old enough to know better. But anything

worth doing is worth doing badly.

Like being there by that summer ocean

on the other side of the island while

love was fading out of her, the stars

burning so extravagantly those nights that

anyone could tell you they would never last.

Every morning she was asleep in my bed

like a visitation, the gentleness in her

like antelope standing in the dawn mist.

Each afternoon I watched her coming back

through the hot stony field after swimming,

the sea light behind her and the huge sky

on the other side of that. Listened to her

while we ate lunch. How can they say

the marriage failed? Like the people who

came back from Provence (when it was Provence)

and said it was pretty but the food was greasy.

I believe Icarus was not failing as he fell,

but just coming to the end of his triumph.

                              ~ Jack Gilbert       

Though we may all be doomed to ultimate failure, we can achieve momentary triumph, like Camus’s Sisyphus, with perspective & courage. We may even flourish beyond our hardships, as Adrienne Rich does after the death of her husband, by suicide, in 1970. She revisions herself from traditional wife & mother to radical lesbian feminist through her will to change & dive into the wreck of one life to salvage another. Here is “From a Survivor.”

The pact that we made was the ordinary pact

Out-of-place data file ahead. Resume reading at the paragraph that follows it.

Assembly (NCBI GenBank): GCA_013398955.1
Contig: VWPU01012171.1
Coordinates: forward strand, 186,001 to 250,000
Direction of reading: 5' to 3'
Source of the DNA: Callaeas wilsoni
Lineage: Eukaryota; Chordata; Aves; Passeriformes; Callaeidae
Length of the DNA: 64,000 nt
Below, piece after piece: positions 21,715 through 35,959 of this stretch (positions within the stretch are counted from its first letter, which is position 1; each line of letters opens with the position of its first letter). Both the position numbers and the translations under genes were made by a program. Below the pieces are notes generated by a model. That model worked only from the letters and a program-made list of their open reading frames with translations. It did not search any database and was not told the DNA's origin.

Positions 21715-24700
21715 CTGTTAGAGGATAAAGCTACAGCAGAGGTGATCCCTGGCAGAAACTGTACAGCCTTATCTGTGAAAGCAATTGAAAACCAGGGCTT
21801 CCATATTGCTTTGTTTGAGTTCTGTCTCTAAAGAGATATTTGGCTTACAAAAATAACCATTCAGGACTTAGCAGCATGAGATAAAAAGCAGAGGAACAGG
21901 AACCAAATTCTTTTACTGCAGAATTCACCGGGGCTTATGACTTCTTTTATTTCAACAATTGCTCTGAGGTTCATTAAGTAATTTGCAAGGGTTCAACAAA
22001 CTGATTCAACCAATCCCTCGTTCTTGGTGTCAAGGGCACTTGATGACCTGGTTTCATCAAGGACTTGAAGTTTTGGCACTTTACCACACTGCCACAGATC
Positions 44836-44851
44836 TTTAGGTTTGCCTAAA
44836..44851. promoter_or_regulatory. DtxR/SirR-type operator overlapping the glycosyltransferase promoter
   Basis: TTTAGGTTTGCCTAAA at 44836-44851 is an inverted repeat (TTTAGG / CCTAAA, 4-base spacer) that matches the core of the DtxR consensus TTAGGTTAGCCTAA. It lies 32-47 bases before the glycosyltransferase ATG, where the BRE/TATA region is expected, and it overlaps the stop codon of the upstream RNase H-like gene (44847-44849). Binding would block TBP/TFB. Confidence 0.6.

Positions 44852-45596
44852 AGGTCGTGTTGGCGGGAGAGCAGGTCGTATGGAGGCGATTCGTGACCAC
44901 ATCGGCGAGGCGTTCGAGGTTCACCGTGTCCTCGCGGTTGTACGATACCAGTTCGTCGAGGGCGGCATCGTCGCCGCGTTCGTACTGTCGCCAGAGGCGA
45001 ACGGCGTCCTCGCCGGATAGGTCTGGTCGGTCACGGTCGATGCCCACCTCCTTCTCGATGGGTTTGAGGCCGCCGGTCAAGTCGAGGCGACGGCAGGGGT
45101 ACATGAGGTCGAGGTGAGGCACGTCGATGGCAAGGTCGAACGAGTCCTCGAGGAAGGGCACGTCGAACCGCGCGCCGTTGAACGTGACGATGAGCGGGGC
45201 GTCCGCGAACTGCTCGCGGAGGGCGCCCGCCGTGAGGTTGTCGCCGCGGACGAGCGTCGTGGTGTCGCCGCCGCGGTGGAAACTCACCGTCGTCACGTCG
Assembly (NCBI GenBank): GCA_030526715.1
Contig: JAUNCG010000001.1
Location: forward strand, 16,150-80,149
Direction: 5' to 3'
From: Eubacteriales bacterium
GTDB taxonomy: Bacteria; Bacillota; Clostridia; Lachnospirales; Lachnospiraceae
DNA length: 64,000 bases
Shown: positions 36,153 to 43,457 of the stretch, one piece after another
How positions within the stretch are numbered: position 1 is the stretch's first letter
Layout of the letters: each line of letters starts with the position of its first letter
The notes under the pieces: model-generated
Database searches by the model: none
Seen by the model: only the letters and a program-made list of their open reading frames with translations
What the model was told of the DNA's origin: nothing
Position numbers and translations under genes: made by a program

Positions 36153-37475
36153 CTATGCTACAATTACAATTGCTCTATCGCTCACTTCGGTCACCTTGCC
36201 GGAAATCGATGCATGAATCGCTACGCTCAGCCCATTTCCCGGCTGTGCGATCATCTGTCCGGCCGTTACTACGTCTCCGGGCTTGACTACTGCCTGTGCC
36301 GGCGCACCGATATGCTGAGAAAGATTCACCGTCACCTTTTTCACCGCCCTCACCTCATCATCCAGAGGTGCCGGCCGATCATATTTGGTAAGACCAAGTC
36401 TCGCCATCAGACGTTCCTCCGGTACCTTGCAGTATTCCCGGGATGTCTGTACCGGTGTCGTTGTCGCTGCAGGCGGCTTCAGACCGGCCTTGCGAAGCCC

of men & women in those days

I don’t know who we thought we were

that our personalities

could resist the failures of the race

Lucky or unlucky, we didn’t know

the race had failures of that order

and that we were going to share them

Like everybody else, we thought of ourselves as special

Your body is as vivid to me

as it ever was: even more

since my feeling for it is clearer:

I know what it could do and could not do

it is no longer

the body of a god

or anything with power over my life

Next year it would have been 20 years

and you are wastefully dead

who might have made the leap

we talked, too late, of making

which I live now

not as a leap

but a succession of brief, amazing movements

each one making possible the next

                                        ~ Adrienne Rich

In her dream of a common language & wild patience, Rich speaks beyond herself in an oracular voice, one that caused her to reject the National Book Award, in 1974, as an individual but to accept it on behalf of all unknown women writers.